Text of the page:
As World Cup fever grips the globe, psychologists are asking if football fans feel more affinity with their team if they are winning.
A study of supporters in pubs across Europe will aim to understand if their association with their country's squad sways according to how they are faring in the tournament.
Clues in the language they use to discuss their team's performance will reveal this relationship.
Dr Mirjam Brady-Van Den Bos, a Teaching Fellow in the University of Aberdeen's School of Psychology said: "Our study is based on a long-held social psychology theory established in the 1970s⃰ that assumes people have a positive view about themselves that they wish to protect.
"Our focus is the part of a person's identity that is formed by being a member of a group – in this instance as a supporter of a specific football team.
"How we attach ourselves as a member of a group, and react if something negative happens to that group is what we are interested in discovering. Do we feel bad about ourselves too, or do we try to distance ourselves from the group?
"How people's language changes when the team they support either wins or loses will be the tell-tale signs for us that will reveal how they associate with their team.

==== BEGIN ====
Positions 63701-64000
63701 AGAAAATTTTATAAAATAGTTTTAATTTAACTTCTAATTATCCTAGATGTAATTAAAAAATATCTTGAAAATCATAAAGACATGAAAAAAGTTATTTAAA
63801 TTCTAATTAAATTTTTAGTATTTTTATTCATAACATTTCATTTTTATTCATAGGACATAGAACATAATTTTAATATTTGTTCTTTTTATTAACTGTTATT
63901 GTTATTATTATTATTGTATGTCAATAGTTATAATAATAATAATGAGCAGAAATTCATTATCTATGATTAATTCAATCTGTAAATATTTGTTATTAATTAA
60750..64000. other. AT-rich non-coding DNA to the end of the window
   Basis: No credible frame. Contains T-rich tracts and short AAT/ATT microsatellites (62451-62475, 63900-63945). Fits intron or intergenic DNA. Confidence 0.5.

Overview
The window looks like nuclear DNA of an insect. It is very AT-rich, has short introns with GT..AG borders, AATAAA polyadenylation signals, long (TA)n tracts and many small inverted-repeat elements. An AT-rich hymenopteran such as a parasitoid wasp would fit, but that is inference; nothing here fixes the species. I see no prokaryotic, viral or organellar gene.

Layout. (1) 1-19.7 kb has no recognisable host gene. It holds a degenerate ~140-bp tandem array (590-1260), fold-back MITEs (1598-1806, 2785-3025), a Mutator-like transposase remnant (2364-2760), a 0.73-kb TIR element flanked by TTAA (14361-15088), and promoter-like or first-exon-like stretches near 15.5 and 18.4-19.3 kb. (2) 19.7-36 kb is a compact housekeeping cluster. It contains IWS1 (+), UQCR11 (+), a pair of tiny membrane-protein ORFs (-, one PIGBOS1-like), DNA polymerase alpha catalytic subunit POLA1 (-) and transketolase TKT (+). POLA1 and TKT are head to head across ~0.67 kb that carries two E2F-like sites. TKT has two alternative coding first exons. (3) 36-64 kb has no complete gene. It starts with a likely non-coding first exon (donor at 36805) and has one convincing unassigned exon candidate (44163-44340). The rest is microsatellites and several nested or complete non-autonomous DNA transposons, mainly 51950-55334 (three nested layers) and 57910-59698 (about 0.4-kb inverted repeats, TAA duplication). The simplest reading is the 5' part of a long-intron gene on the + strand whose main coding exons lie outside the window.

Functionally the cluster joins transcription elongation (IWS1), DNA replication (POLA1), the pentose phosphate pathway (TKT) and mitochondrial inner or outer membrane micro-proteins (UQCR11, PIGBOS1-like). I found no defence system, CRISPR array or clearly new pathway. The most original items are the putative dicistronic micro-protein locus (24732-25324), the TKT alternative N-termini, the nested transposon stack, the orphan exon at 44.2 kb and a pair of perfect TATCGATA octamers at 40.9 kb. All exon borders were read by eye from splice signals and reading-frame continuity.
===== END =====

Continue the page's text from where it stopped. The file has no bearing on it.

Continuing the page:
"We predict that people are motivated to associate themselves with a win but distance themselves from a loss. So whereas they would say "we won" following a triumph, they would in contrast say "they lost" when remarking on their team's defeat.
"We expect this effect to be seen mainly in people who identify only weakly with their team. In contrast we anticipate that supporters who identify much more strongly with their side can't dissociate themselves from a loss as easily because the affinity they feel is much stronger. Instead we imagine they will convey feelings of anger and sadness."
Supporters cheering on their side in pubs in Aberdeen, Amsterdam and Crete will be among those taking part in the research.
Dr Brady-Van Den Bos continued: "Our findings will reveal if this psychological theory established in the Seventies still holds true in modern society.
"If it does then it will show that this fundamental part of the human psyche has not changed in spite of the major shifts in how we live that have, in many other ways, changed our culture over the last few decades.
"The study will also tell us something about the way people explain wins and losses - we predict that people will attribute their team's success to 'skill', but their team's loss to 'bad luck'.
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